We invited more than 20 students and young researchers from different disciplines to Kathmandu, Nepal and took a deep dive into the methods and concepts of transdisciplinary research. Here, participants share their experinces.
Significant progress has been made since the summer and the Smart Grids for Small Grids project has announced that it has reached Phase 2. This means it is moving from planning the load-management technology to actually building and lab testing it with real-world appliances. To test the hardware, simulated consumption profiles were used to mimic peak and off-peak hours in energy demand. By developing and applying the hardware, the project was also able to evaluate the manufacturing costs more accurately. With that in mind, the main focus of the technology is shifting towards shared communal services, such as shared power tool workshops, shared refrigeration, ice-making facilities and self-service laundry facilities. Despite this focus, domestic appliances are still a major objective and the project will move to evaluate solutions to reduce the production and implementation costs of domestic appliances.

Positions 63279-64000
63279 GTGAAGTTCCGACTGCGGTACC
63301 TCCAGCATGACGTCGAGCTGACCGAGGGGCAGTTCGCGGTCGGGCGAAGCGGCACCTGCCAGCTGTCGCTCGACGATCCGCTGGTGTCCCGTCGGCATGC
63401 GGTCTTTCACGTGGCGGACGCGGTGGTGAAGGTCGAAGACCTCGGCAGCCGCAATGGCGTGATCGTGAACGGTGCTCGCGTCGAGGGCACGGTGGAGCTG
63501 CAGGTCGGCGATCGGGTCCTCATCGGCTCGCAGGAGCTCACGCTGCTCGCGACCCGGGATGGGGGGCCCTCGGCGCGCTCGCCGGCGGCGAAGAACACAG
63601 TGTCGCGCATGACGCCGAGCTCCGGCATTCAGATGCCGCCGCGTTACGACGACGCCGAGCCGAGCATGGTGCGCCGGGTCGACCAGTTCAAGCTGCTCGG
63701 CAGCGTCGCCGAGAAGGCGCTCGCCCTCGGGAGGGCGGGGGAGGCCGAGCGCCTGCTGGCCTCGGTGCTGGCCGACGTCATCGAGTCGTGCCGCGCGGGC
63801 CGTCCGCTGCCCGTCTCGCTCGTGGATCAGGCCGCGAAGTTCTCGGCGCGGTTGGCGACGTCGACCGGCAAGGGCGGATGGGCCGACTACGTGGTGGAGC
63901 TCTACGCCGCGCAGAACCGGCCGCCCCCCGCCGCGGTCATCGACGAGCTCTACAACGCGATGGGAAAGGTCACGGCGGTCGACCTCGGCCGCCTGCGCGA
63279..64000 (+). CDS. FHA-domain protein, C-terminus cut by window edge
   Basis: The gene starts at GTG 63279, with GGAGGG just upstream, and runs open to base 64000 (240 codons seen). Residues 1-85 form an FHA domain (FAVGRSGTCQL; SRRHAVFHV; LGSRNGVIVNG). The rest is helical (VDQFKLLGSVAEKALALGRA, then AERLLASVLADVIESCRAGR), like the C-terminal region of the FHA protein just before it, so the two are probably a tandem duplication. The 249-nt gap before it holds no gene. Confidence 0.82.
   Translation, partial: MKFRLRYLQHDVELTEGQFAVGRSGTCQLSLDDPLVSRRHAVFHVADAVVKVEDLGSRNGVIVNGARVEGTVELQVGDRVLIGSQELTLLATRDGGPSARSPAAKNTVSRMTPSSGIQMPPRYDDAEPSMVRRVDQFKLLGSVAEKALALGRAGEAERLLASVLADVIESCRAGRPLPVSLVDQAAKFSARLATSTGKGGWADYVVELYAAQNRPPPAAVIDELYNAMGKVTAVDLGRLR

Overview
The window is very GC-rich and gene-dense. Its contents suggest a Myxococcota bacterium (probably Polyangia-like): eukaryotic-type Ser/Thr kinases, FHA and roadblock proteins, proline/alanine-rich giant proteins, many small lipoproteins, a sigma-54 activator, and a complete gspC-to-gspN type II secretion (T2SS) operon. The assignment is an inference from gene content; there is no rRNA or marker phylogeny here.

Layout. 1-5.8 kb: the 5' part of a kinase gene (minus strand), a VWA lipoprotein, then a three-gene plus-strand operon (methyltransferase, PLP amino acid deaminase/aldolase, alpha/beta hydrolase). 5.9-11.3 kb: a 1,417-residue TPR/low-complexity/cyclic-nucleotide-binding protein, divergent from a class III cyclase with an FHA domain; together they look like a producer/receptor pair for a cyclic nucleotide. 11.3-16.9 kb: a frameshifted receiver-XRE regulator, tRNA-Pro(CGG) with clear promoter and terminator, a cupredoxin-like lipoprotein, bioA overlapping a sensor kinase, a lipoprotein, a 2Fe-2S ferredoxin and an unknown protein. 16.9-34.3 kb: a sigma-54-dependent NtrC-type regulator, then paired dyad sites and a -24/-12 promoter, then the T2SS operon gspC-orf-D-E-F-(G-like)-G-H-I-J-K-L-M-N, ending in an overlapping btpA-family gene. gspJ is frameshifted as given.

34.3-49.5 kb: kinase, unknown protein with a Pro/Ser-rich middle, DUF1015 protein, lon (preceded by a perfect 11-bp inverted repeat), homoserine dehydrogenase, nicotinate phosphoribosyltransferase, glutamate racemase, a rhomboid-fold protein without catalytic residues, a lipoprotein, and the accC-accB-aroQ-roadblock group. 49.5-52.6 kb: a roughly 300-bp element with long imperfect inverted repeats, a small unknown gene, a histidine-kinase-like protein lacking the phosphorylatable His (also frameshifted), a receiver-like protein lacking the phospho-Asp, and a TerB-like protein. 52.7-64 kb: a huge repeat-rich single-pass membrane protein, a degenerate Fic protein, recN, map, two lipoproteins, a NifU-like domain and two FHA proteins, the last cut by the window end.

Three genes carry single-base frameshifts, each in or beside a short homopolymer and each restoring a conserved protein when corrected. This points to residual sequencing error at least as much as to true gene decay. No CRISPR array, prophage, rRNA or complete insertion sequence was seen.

The next steps will be to test the technology in the field, meaning in and by the target communities. The advantages of working closely with partner organisations on-site (SIBAT and TONIBUNG) and facilitating mutual knowledge exchanges will come into play here, as the experiences and feedback from intended users will be included in the systems’ development process.
If you want to delve deeper into the topic, take a look at the project website. Stay tuned for more updates about this exciting project!